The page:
Video Kills the Loneliness Star

I’ve been curious, visiting different people in their homes over the years, at the of television.  Some folks have televisions in every room of their house, and are literally never out of earshot or line of sight from a screen.  Many of these folks are not simply staring at the screen incessantly, but it’s often always on as background.  

Research has filled in a few gaps about why that might be, though these particular reports are more focused on intentional viewing of favorite programs.  It’s not surprising to find out that television fulfills this role.  The concept of television taking the place of traditional social interaction is not exactly groundbreaking.  I think back to Ray Bradbury’s novel Fahrenheit 451 – which predicted that a more interactive television format would keep people mesmerized in their homes instead of out interacting with their world and their neighbors.  
Sometimes watching people interacting can make us feel as though we’re part of the interaction, as though we’re really sitting there with them, listening in.  It can lessen our feelings of isolation and help our lives seem fuller – at least according to some of these studies.  
Obviously there’s a need that television helps fill, but which television is not the best solution for.  If anything, television, while helping to fill a need, is actually making the need greater by increasing the amount of time we aren’t interacting with others in meaningful ways.  It feels better than being alone, and is easier than not being alone.  A dangerous – and difficult to change – trend.

6 Responses to “Video Kills the Loneliness Star”

  1. Gary K Says:

    Next week, Paul’s uber-timely blog takes on the evils of these newfangled horseless carriages. People are spending less time with their horses and filling the void with technology. Hell in a handbasket I tell ya.

  2. Paul Nelson Says:

    Remember, it’s not technology per se that’s dangerous – only how you use it!

  3. Judy Says:

    The great Francis De Sales wrote much about this idea that you have presented in that the viewing of television is creating a pseudo-interaction. This, he explained, is the reason why viewing immoral/sinful behavior in a movie or show is wrong. He wrote that event though the viewer is not the one committing the murder, the adultery, the sin of swearing in God’s name, etc…it is a form of titillating voyeurism where the viewer arouses base feelings and passions (albeit in an inadvertent or pseudo form)from WATCHING stories of people committing mortal sin. Allowing oneself to take pleasure in or receive gratification from that activity is inline with the Scripture where Our Lord tells us that “he who has lusted after a woman in his heart had already committed adultery”.Understanding St. Francis’s insights and wisdoms helped us to make many drastic changes in our tastes both in music and television/movie viewing.I guess the point is that if one is going to take part in this pseudo interaction to fill the void of loneliness, one should be very cautious in the choosing of “good company”.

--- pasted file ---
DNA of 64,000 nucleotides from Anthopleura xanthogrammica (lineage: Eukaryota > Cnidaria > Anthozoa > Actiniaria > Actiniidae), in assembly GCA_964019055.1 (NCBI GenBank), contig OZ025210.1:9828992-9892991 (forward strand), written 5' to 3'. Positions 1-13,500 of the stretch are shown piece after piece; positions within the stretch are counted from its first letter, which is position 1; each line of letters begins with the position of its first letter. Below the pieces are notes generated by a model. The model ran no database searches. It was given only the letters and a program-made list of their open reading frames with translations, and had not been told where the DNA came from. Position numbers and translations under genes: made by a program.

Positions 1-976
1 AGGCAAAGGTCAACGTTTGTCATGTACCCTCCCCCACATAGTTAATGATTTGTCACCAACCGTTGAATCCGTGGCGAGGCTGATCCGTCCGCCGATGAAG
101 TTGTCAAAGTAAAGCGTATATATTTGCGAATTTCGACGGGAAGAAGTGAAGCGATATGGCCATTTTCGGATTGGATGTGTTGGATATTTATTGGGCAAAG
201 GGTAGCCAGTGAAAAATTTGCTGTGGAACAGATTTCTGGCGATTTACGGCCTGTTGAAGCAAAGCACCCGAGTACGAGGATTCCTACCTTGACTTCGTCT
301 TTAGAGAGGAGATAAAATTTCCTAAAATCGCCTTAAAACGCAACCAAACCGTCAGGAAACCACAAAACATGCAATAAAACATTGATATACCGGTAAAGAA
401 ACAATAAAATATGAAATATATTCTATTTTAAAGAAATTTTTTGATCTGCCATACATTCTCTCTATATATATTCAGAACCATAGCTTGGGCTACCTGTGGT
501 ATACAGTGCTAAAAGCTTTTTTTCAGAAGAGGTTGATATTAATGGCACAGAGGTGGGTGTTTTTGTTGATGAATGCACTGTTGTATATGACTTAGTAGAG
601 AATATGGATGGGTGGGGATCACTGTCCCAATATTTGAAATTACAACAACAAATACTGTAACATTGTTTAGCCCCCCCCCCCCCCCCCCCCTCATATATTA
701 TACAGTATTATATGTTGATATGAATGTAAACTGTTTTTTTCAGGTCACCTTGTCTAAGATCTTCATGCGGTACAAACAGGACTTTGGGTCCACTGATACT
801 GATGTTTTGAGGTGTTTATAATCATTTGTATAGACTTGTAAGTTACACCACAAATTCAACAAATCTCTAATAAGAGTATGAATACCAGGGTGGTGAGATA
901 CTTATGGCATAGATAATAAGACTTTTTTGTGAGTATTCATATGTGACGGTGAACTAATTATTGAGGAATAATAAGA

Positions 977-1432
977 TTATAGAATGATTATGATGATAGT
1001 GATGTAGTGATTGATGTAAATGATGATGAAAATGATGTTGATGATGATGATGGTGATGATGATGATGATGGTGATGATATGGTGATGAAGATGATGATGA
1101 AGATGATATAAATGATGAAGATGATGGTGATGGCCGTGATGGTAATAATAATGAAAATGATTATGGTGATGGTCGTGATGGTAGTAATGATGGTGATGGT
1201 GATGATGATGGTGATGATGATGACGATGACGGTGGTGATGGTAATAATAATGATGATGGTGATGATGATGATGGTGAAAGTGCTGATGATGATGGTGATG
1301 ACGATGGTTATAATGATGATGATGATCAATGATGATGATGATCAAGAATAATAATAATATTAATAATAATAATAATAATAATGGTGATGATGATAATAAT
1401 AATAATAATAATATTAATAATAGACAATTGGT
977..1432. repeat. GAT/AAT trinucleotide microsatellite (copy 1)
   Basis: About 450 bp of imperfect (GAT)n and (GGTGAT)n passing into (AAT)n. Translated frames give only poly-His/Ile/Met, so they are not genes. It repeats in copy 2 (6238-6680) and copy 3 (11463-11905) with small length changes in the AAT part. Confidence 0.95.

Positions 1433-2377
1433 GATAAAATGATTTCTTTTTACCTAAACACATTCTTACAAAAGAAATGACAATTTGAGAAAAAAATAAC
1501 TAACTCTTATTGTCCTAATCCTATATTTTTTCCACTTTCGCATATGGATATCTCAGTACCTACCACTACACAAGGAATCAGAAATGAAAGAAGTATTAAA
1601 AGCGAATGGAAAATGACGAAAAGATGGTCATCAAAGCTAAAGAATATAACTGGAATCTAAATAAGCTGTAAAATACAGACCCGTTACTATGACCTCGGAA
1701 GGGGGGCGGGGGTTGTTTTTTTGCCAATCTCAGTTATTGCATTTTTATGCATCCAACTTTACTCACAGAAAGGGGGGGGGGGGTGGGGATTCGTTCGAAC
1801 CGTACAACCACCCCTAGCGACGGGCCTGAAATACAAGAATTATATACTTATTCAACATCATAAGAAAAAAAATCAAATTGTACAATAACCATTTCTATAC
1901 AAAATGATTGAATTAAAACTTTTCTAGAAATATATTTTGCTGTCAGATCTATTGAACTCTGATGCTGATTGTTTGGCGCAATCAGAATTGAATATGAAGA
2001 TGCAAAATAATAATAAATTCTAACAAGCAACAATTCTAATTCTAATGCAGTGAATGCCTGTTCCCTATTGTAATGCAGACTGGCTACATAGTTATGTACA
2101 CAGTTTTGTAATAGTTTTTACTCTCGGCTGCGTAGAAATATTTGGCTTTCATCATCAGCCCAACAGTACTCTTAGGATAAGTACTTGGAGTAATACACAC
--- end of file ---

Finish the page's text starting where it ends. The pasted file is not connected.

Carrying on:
4. Paul Nelson Says:

    There is the issue of how does watching pornography or violence – regardless of what it’s called or how it’s packaged – affect our own lives spiritually, mentally and emotionally.  But there’s the other issue of the fact that these things are having perhaps a more direct impact on the people that are engaging in them for the sake of our watching them.  Actors and actresses playing out parts are affected by those parts in more direct ways.  I would argue this is particularly true for pornography more than for violence.  So much violence is special effects – either computer-generated or created by special effects masters on the set – that the actors aren’t likely to mistake what is happening for reality.  Pornography though is rather different.  The act is the act, whether they see it as just a paycheck or not.  So by watching this stuff – by going to the movies or tuning in to Showtime or renting videos or streaming them online, we are encouraging damage not just to ourselves, but to countless other people who make their living satisfying our tastes for these things.  How is this loving our neighbor as ourself?   To what lengths are we willing to go personally – and to demand others to go personally – to fill the voids in our lives?

  5. Mozius Says:

    Great insight, great article, and thanks for sharing it. How to subscribe on your blog ???

  6. seawolf Says:

    I love Justin Bieber

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